Sessine M, et al. Urology 2020.
OBJECTIVES: To better understand the financial implications of readmission after radical cystectomy, an expensive surgery coupled with a high readmission rate. Currently, whether hospitals benefit financially from readmissions after radical cystectomy remains unclear, and potentially obscures incentives to invest in readmission reduction efforts.
METHODS: Using a 20% sample of national Medicare beneficiaries, we identified 3,544 patients undergoing radical cystectomy from January 2010 to November 2014. We compared price-standardized Medicare payments for index admissions and readmissions after surgery. We also examined the variable financial impact of length of stay and the proportion of Medicare payments coming from readmissions based on overall readmission rate.
RESULTS: Medicare patients readmitted after cystectomy had higher index hospitalization payments ($19,164 readmitted vs. $18,146 non-readmitted, p=0.03) and an average readmission payment of $7,356. Adjusted average Medicare readmission payments and length of stay varied significantly across hospitals, ranging from $2,854 to $15,605, and 2.0 to 17.1 days, respectively (both p<0.01), with longer length of stay associated with increased payments. After hospitals were divided into quartiles based on overall readmission rates, the percent of payments coming from readmissions ranged from 5% to 13%.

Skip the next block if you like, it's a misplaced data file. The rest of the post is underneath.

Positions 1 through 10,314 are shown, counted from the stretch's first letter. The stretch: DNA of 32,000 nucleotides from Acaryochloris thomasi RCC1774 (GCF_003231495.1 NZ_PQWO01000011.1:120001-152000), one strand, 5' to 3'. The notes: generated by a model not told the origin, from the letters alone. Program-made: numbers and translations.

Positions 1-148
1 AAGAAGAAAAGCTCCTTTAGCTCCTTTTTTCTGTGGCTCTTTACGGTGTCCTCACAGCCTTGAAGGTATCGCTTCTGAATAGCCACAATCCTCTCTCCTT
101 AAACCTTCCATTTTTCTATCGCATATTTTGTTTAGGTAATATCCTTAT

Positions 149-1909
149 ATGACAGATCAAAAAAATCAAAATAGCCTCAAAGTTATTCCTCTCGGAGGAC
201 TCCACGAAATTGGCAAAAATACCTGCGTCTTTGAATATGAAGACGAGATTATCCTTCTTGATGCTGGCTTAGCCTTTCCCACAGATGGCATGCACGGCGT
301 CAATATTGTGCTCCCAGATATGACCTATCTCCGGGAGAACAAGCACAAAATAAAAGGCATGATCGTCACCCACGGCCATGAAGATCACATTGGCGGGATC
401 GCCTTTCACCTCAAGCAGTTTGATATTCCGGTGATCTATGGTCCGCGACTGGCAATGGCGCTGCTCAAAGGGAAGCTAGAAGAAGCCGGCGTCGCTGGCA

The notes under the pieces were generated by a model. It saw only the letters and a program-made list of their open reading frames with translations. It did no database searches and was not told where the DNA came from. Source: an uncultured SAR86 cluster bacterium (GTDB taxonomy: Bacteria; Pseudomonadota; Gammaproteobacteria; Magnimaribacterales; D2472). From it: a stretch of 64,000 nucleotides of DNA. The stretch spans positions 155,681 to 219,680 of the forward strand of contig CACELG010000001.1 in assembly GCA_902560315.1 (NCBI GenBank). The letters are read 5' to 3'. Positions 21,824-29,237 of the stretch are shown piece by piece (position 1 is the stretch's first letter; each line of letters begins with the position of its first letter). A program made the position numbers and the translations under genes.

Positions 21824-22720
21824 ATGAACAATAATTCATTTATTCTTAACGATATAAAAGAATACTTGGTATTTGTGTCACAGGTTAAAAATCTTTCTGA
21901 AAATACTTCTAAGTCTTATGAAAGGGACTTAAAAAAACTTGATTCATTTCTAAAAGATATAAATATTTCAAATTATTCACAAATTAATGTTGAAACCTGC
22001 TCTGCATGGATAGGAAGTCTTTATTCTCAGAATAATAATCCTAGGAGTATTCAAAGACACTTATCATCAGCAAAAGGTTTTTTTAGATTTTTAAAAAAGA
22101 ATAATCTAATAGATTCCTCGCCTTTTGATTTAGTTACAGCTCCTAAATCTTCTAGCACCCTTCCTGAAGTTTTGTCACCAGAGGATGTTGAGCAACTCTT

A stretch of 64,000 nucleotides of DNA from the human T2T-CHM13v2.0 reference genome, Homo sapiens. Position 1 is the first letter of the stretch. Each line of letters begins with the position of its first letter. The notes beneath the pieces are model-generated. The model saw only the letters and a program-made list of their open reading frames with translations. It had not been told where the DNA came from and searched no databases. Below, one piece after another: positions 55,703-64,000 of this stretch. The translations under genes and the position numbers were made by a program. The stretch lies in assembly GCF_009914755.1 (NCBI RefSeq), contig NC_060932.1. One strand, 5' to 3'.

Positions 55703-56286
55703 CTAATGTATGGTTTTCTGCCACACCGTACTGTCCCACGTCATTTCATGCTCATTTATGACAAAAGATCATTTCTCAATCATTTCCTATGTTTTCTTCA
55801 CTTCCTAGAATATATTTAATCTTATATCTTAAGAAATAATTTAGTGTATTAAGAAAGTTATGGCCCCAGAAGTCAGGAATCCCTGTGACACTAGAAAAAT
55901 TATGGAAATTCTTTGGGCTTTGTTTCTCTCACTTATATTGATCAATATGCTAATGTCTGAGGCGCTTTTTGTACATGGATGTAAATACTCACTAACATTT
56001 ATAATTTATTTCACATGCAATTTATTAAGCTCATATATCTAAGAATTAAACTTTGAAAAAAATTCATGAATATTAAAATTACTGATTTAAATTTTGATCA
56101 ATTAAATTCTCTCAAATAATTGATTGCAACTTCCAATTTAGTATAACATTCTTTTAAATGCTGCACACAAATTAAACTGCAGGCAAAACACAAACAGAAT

CONCLUSIONS: Readmissions following radical cystectomy were associated with increased Medicare payments for the index hospitalization, and the readmission payment, potentially limiting incentives for readmission reduction programs. Our findings highlight opportunities to reframe efforts to support patients, caregivers, and providers through improving the discharge and readmission processes to create a patient-centered experience, rather than for fear of financial penalties.